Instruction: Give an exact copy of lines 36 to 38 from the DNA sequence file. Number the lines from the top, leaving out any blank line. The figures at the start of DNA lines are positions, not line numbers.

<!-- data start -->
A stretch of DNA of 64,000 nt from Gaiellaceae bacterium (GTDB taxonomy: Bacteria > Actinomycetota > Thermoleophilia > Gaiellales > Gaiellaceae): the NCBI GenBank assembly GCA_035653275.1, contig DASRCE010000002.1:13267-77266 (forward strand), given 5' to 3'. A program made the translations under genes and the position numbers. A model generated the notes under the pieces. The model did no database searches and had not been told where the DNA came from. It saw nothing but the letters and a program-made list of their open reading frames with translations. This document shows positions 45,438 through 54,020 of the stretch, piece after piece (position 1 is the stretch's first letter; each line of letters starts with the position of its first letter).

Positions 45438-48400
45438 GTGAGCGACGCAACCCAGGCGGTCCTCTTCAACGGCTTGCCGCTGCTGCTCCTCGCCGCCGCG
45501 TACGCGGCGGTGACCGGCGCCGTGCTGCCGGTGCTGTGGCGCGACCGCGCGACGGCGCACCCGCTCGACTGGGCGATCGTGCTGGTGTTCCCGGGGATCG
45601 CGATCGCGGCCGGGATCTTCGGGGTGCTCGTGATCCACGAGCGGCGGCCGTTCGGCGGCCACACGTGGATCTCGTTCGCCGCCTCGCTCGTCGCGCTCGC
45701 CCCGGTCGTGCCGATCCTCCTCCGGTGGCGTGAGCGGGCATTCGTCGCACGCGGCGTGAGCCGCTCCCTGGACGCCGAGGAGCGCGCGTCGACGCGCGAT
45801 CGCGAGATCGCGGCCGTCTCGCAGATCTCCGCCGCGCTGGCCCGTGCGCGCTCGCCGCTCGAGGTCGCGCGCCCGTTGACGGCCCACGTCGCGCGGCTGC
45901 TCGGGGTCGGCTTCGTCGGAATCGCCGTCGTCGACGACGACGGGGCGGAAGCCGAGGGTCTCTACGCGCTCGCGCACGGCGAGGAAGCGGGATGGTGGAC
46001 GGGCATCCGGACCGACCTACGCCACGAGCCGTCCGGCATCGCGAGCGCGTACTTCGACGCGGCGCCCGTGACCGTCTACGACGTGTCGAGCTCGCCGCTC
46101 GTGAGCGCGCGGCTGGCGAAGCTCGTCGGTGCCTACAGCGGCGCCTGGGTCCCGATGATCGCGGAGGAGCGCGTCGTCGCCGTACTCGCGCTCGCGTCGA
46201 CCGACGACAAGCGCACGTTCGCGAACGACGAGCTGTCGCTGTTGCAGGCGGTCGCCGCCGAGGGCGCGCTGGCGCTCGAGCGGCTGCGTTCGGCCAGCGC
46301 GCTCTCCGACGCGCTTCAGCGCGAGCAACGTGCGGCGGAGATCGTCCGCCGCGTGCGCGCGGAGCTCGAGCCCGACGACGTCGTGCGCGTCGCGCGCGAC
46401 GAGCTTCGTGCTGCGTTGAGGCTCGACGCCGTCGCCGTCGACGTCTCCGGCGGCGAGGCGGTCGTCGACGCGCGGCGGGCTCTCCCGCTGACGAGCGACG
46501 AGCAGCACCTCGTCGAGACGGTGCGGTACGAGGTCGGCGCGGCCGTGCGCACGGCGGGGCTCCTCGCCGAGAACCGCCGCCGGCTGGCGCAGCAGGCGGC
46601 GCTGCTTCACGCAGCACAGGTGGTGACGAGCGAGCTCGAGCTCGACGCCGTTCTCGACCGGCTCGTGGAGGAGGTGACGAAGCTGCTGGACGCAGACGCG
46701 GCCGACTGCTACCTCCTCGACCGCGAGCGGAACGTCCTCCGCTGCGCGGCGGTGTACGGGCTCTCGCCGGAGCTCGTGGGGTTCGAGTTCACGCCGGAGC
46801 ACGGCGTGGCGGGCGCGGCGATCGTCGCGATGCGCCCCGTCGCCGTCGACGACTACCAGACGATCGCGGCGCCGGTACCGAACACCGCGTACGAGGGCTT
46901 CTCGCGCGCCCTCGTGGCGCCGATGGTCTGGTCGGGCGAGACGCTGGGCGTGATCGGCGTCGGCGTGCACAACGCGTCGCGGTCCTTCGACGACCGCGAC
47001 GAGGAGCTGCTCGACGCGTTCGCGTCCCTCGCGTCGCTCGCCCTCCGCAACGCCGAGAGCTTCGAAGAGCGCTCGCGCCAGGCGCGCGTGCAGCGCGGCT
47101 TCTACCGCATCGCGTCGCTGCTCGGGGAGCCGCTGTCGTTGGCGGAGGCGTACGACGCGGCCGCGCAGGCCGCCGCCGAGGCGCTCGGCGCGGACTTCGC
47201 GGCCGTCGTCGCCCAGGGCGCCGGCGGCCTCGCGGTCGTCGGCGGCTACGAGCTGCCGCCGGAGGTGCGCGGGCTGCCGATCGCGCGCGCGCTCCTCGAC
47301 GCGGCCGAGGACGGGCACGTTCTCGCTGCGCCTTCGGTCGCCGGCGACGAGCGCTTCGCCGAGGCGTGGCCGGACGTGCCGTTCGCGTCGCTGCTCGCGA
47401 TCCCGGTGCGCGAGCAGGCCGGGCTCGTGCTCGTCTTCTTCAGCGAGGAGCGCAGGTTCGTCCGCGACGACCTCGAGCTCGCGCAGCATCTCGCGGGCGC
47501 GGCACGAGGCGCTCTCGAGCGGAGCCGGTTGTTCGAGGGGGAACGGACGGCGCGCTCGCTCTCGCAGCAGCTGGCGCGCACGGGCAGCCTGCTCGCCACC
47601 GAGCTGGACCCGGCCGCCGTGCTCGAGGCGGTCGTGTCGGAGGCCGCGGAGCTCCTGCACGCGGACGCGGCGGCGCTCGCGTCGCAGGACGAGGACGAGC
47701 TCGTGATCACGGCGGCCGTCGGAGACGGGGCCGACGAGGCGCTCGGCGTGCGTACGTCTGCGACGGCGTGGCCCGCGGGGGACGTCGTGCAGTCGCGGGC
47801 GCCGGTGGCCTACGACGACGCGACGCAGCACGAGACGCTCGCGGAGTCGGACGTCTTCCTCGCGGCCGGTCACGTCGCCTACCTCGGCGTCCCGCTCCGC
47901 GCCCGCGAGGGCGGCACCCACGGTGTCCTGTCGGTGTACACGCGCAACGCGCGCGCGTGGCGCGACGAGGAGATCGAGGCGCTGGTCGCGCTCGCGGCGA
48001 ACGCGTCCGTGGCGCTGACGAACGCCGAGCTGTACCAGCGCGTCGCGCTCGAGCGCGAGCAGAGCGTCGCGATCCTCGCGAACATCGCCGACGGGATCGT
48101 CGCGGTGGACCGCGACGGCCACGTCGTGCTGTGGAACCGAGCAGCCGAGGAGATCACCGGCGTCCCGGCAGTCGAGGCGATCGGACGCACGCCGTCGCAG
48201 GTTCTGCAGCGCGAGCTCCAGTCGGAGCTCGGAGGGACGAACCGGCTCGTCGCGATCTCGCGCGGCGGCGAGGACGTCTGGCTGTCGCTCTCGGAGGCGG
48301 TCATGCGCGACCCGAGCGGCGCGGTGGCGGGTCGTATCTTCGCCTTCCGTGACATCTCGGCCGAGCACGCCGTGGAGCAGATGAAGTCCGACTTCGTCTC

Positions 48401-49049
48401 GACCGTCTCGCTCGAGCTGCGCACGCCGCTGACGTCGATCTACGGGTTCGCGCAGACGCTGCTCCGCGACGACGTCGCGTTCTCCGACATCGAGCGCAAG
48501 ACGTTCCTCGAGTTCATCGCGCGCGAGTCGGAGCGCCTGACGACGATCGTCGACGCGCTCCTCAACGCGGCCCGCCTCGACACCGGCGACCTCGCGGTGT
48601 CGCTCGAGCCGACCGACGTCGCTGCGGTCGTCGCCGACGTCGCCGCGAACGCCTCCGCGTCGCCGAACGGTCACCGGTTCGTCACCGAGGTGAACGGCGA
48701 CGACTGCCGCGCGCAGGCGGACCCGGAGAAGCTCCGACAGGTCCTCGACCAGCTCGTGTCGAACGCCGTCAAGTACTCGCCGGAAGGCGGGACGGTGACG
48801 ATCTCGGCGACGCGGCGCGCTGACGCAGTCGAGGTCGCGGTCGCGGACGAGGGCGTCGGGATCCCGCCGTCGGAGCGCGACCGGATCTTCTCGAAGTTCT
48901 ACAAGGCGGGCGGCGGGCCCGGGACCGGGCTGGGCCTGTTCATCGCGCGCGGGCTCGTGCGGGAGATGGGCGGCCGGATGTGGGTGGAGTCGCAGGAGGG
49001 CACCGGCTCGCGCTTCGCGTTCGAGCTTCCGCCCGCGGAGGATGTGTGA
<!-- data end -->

48601 CGCTCGAGCCGACCGACGTCGCTGCGGTCGTCGCCGACGTCGCCGCGAACGCCTCCGCGTCGCCGAACGGTCACCGGTTCGTCACCGAGGTGAACGGCGA
48701 CGACTGCCGCGCGCAGGCGGACCCGGAGAAGCTCCGACAGGTCCTCGACCAGCTCGTGTCGAACGCCGTCAAGTACTCGCCGGAAGGCGGGACGGTGACG
48801 ATCTCGGCGACGCGGCGCGCTGACGCAGTCGAGGTCGCGGTCGCGGACGAGGGCGTCGGGATCCCGCCGTCGGAGCGCGACCGGATCTTCTCGAAGTTCT